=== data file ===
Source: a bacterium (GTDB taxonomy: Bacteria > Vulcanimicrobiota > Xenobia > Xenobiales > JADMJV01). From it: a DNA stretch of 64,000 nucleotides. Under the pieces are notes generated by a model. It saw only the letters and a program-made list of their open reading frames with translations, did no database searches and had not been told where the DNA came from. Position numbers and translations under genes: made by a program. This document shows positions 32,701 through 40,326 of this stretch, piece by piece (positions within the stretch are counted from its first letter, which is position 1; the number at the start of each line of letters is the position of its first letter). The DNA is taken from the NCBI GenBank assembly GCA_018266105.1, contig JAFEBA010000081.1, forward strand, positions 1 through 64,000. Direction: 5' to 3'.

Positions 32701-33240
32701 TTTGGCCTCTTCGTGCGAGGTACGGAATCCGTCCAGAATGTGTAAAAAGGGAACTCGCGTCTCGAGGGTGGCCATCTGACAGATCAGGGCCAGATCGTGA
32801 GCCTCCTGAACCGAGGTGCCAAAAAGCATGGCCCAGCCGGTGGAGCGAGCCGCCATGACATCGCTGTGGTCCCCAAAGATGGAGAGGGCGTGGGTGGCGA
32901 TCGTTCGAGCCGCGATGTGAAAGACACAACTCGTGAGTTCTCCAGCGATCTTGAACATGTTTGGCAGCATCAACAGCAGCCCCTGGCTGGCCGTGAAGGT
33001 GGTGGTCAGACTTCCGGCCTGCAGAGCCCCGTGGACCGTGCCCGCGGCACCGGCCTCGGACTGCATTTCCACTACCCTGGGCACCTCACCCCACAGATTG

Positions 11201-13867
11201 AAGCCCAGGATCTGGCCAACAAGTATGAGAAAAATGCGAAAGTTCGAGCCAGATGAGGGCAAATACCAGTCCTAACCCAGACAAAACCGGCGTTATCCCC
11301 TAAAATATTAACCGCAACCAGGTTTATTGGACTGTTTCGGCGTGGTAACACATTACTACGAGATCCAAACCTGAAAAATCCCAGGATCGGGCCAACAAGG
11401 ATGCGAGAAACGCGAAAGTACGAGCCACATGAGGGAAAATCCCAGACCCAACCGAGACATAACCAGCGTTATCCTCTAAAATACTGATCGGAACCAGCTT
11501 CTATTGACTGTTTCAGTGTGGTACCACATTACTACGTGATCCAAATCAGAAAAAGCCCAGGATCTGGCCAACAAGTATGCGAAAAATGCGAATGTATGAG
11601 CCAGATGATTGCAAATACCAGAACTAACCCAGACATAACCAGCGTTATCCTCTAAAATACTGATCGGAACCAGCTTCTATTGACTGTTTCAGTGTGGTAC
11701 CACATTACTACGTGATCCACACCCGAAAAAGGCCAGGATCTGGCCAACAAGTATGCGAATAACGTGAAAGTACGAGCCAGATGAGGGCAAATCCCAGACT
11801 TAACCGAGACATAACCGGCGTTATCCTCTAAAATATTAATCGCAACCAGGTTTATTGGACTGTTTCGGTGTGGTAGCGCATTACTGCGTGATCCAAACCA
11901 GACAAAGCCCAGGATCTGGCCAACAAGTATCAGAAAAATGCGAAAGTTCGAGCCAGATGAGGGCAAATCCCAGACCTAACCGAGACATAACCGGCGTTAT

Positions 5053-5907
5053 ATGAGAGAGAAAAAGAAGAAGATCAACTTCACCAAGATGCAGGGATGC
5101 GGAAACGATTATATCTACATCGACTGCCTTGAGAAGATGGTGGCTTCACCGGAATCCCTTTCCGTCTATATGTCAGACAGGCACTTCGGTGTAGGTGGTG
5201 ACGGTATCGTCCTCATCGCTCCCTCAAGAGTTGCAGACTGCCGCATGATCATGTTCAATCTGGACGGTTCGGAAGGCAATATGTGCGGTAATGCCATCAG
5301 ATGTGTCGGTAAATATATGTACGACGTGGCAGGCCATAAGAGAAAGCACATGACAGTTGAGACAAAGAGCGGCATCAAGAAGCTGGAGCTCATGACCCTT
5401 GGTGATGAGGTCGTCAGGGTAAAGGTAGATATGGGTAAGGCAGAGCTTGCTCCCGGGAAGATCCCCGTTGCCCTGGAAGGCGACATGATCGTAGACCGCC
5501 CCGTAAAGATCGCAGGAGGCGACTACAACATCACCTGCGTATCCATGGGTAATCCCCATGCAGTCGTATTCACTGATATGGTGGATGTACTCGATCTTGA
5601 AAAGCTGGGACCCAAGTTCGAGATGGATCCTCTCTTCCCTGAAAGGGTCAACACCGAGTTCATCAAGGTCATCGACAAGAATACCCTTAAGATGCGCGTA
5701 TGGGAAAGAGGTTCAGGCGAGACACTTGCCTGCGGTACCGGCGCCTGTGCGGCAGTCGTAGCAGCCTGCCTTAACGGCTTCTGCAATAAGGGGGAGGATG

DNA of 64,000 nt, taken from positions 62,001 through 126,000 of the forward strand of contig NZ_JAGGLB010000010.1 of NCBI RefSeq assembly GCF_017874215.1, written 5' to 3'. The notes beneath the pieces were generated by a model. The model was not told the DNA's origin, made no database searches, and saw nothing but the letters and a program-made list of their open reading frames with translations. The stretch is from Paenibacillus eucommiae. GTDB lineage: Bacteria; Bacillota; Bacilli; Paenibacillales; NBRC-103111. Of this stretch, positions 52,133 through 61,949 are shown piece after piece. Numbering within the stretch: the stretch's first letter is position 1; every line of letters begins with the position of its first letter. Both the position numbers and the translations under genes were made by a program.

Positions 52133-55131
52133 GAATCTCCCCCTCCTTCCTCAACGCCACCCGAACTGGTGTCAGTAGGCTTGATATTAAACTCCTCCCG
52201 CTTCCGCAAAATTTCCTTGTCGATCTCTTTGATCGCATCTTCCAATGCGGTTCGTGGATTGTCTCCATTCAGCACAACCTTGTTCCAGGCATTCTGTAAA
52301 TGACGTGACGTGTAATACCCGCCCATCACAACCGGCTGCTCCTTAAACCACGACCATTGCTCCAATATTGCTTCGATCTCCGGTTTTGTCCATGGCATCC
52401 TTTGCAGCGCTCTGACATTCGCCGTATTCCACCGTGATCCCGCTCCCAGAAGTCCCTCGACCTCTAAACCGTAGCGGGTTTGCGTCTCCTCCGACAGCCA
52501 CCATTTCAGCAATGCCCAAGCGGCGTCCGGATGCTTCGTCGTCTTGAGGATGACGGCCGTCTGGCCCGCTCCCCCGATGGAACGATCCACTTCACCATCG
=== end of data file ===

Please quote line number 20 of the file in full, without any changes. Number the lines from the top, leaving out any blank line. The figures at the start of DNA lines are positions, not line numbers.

5301 ATGTGTCGGTAAATATATGTACGACGTGGCAGGCCATAAGAGAAAGCACATGACAGTTGAGACAAAGAGCGGCATCAAGAAGCTGGAGCTCATGACCCTT